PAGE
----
Apuleius: Rhetorical Works
Graduate studies at Western
OUP Oxford (2001)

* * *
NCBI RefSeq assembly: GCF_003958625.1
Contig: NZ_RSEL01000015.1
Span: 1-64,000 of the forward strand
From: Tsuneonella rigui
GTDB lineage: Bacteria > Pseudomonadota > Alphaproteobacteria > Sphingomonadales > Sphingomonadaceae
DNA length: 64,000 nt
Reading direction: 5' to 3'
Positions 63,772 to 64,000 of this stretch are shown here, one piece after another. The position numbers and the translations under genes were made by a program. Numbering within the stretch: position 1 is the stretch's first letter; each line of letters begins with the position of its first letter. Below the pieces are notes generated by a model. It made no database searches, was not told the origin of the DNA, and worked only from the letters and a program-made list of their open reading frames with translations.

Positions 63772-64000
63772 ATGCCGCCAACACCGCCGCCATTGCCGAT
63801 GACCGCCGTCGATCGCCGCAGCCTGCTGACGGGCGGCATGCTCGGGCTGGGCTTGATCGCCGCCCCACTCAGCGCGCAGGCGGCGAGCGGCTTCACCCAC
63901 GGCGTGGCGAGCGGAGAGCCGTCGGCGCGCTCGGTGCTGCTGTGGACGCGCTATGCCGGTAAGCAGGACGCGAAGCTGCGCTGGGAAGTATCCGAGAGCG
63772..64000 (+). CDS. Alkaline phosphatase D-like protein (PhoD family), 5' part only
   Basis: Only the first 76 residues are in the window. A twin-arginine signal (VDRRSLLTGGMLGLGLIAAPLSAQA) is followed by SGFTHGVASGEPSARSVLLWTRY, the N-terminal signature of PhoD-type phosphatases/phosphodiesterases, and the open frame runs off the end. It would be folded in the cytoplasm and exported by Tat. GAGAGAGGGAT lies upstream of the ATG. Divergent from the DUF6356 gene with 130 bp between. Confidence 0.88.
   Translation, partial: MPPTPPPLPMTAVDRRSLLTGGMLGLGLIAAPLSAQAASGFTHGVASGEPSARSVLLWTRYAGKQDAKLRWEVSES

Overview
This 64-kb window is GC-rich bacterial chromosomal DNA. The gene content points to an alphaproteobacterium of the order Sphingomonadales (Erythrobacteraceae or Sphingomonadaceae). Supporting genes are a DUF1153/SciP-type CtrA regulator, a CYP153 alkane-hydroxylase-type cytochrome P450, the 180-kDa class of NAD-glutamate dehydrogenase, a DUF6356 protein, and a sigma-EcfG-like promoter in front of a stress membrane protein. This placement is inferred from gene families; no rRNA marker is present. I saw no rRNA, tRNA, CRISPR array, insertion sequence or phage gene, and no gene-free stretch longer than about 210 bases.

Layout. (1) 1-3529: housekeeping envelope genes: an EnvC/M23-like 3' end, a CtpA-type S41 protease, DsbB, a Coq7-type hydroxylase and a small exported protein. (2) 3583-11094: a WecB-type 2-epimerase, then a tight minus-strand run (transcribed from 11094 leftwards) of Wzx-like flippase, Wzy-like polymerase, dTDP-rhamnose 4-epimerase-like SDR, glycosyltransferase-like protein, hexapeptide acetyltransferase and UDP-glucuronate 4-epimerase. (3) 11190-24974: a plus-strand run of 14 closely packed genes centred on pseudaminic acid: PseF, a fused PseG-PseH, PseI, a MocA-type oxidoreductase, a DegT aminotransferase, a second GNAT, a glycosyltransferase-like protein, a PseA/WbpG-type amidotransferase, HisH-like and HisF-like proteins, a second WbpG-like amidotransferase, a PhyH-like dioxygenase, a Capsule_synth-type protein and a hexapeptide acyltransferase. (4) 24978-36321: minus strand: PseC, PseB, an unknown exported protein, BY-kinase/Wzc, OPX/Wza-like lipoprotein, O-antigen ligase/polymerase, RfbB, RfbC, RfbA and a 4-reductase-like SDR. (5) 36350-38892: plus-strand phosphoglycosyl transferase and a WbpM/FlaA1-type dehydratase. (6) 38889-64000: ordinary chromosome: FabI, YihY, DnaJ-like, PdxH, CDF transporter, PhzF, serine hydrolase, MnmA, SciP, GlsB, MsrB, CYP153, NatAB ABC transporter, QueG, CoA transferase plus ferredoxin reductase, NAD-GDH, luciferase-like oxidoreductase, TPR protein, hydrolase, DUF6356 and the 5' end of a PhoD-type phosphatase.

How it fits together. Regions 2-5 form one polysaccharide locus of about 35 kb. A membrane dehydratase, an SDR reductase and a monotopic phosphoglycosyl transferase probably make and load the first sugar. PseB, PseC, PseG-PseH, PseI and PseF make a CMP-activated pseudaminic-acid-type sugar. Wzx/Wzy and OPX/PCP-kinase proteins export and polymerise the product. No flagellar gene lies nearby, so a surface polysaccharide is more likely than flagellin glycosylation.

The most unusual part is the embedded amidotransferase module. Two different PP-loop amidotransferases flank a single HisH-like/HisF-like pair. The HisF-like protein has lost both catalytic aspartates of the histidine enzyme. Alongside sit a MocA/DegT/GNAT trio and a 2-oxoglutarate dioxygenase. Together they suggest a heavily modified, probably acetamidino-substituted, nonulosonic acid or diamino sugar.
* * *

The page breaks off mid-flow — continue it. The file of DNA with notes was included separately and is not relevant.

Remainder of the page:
|Abstract||These rhetorical texts by Apuleius, second-century Latin writer and author of the famous novel Metamorphoses or Golden Ass, have not been translated into English since 1909. They are some of the very few Latin speeches surviving from their century, and constitute important evidence for Latin and Roman North African social and intellectual culture in the second century AD. They are the work of a talented writer who is being increasingly viewed as the major literary artist of his time in Latin. The Apologia, Apuleius' self-defence against a charge of magic delivered in North Africa in AD 158-9, has been well described as 'a masterpiece of the Second Sophistic'. It is a brilliant lively and colourful piece and is the only full Latin oration preserved from the second century AD, and provides important evidence for contemporary North African life. The Florida ('flowery pieces') is a collection of excerpts deriving from an earlier anthology of Apuleian speeches, most apparently delivered at Carthage in the 160s AD. As a whole, these passages offer a unique view of the rhetorical practice of a performing intellectual in Latin in the second century AD. They also give important information on civic life in Carthage through their treatment of proconsuls and the local senate. The De Deo Socratis, probably also from the 160s, is an oration in the form of a popular philosophical lecture on the 'god' of Socrates, the inner voice which, according to Plato, advised him;. This is the only surviving sophistic declamation in Latin. The material is treated brilliantly by Apuleius, being much ornamented with poetic quotation and rhetorical and stylistic pyrotechnics.|
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